Trader Chris Mai Tai

Mai Tais are better with The Good Ice™

The latest excitement in our house has been the arrival of our countertop ice maker. Why are we excited about an ice maker? 🧊  Because it makes The Good Ice™ – those beautiful nuggets of ice that keep your drink cold, are great for chewing on, and make you feel like your out at a restaurant or tiki bar. I make a pretty decent mai tai, but this ice has taken it from good to great!

Saving my Mai Tai recipe here for posterity and sharing. If you’re not using the High Ball app, it’s a great way to store and share drink recipes.

Posted in Cooking, Tiki | Leave a comment Eisenhower-matrix made easy

As you may know, I love, the Eisenhower matrix, and booking time on my calendar for key tasks.

With the 3.4 release, gained the ability to craft links directly to tags and items

This made my daily and weekly planning process so much faster, I have a note in Bear that I call up each day and run through the links step-by-step.

My daily planning routine

  1. Review work in progress (things:///search?query=%E2%8F%B3)
  2. Review fires (urgent + important) (things:///search?query=%F0%9F%94%A5)
  3. Review goal items for the week (things://///search?query=%F0%9F%A5%85)
  4. Look at what you’ve selected for tomorrow (things:///show?id=upcoming&filter=tomorrow)
  5. Put time for them on your calendar

My weekly planning routine

  1. Clear all goal items for the week (things:///search?query=%F0%9F%A5%85)
  2. Review work in progress (things:///search?query=%E2%8F%B3)
  3. Review each project, tag items you want to consider for the week with 🥅 (Ctrl-G)
  4. Review goal items for the next week (things:///search?query=%F0%9F%A5%85)
  5. Tag next week’s items:
    1. Important/Urgent: 🔥 (Ctrl-U)
    2. Important: ⚡️ (Ctrl-I)
    3. Not Important / Urgent: ⚾️ (Ctrl-R)
  6. Schedule time on calendar for the big ones


Posted in Business, Management | 3 Comments

Avoid productivity cookies, schedule time for todos

productivity-cookies.jpgFor me, a successful day doesn’t end once I’ve gotten my priorities straightened out and emoji-fied in The next step is to schedule time on my calendar for any todo that needs more than 5 minutes.

I make an appointment with myself to do the work. Otherwise those rare times without meetings will quickly get eaten up by the not-important-yet-quick-things to do.

I’m talking about the productivity cookies – they’re sweet, tasty, and so easy to eat a lot of. But most of them are empty productivity calories. Instead of filing away e-mail or editing some writing of mine, I should be doing deeper work.

My daily/weekly ritual

At the end of each day, or first thing in the morning, I go through the list of things I want to make progress on put an item on my calendar for it.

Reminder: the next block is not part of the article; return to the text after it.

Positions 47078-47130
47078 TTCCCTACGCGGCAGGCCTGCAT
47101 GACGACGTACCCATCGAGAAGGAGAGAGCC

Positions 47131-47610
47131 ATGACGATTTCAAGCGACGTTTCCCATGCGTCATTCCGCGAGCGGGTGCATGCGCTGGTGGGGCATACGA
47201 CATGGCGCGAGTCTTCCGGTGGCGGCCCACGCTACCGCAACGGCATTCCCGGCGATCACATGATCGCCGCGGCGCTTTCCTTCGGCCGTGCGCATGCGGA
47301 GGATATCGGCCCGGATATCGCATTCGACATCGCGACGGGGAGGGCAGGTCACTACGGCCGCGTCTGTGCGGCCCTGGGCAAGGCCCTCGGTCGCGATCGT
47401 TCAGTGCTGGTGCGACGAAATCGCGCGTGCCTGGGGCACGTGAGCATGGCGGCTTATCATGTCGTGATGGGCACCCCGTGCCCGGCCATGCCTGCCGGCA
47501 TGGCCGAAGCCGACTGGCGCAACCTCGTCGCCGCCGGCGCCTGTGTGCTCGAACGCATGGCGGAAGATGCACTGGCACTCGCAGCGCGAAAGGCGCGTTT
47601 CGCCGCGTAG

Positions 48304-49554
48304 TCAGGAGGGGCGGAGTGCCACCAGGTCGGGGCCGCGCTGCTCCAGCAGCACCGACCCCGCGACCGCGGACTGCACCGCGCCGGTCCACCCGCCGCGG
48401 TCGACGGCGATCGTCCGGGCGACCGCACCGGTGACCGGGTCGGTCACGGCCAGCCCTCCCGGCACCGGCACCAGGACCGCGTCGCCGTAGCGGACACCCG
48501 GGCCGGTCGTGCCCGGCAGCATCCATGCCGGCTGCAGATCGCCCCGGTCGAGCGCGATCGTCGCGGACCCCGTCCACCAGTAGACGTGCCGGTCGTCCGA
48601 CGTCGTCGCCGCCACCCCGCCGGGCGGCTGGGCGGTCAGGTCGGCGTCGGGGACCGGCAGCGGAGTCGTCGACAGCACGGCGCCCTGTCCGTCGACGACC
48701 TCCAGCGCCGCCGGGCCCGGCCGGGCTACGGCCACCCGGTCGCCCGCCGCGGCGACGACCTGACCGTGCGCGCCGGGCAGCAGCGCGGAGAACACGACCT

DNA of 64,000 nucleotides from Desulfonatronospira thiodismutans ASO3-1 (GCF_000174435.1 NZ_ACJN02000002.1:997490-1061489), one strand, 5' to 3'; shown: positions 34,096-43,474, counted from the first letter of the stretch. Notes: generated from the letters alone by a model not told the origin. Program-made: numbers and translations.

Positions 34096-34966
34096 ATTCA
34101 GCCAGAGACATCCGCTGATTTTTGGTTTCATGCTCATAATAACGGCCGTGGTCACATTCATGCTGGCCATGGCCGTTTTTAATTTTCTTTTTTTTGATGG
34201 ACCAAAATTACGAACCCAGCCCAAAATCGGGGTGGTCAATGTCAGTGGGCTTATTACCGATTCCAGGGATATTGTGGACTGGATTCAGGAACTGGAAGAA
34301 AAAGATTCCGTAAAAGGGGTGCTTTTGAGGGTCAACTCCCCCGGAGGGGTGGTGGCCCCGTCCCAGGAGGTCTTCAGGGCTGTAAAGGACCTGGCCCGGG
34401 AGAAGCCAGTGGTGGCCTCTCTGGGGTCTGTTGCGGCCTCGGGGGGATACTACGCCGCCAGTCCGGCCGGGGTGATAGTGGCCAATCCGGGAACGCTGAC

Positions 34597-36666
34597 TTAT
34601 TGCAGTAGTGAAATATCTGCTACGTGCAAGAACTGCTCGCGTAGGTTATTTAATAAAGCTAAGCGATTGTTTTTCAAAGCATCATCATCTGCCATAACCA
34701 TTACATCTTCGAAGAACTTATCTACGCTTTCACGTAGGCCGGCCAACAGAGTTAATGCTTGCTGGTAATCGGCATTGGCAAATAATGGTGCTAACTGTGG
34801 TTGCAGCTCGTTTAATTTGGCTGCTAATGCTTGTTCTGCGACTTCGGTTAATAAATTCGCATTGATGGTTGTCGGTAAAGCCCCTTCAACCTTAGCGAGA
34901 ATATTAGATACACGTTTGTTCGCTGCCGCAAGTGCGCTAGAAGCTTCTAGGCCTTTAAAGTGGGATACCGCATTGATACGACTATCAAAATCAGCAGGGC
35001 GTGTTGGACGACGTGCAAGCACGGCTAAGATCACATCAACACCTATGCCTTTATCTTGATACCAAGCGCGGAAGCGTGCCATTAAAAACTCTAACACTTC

Each Friday, I go through the items on my todo list looking at their Eisenhower-matrix tags, and add a 🥅 tag to the ones I want to tackle next week. For some key next-week goals I’ll scheduled time throughout the week for them.

When I’m forced to allocate time for these larger todos it achieves a couple of things:

It makes it easier to set a realistic expectations

It forces me, ironically, to leave space in the day.

If every 30 minute block on my calendar is filled up, I know I won’t have time for e-mail, catching up with a teammate in the hallway, or one of the many other things that are important but not deep work I need to do on a daily basis.

It makes the trade-offs clearer

If want an hour to focus on this requirements document tomorrow, I need to skip or delegate this other meeting. Or I need to push the PRD out a day.

When I get new meeting requests, I’ve got to decide if the meeting is more or less important than the task I already scheduled myself for at that time.

Keep it visual and automated

This day is not great for deep work, ¯\_(ツ)_/¯

Because I’m a visual person, I want those items to stand out on my schedule with a different color.

For a while I was manually re-coloring the item to green (blue is my work schedule, purple is home).

That is until I whipped up a Zapier integration! It’ll take any new calendar item that starts with the word “Task:” and re-color it green on my work calendar.

Here’s how to set it up:

  1. Set your trigger to be “New Event Matching Search” with the search term “Task:”
  2. Set your action to be Update Event
    1. For the Event field, select Use Custom Value for Event ID and insert the ID parameter.
    2. That’ll mean you’re editing the event that was found in step 1
  3. Set your color to #51b749 or any color you like, it’s your calendar world!


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Time is like a predator finite, manage it well


I blocked off 2 hours for this movie and I want them back!

Your day only has so many hours in it, and a calendar is a fantastic way to visualize it.

All but the most trivial of items on our todo lists take non-trivial amounts of time to complete.

By putting time in my calendar for my todos I’ve found my days to have more focus, and to feel more sustainable and enjoyable than they did previously.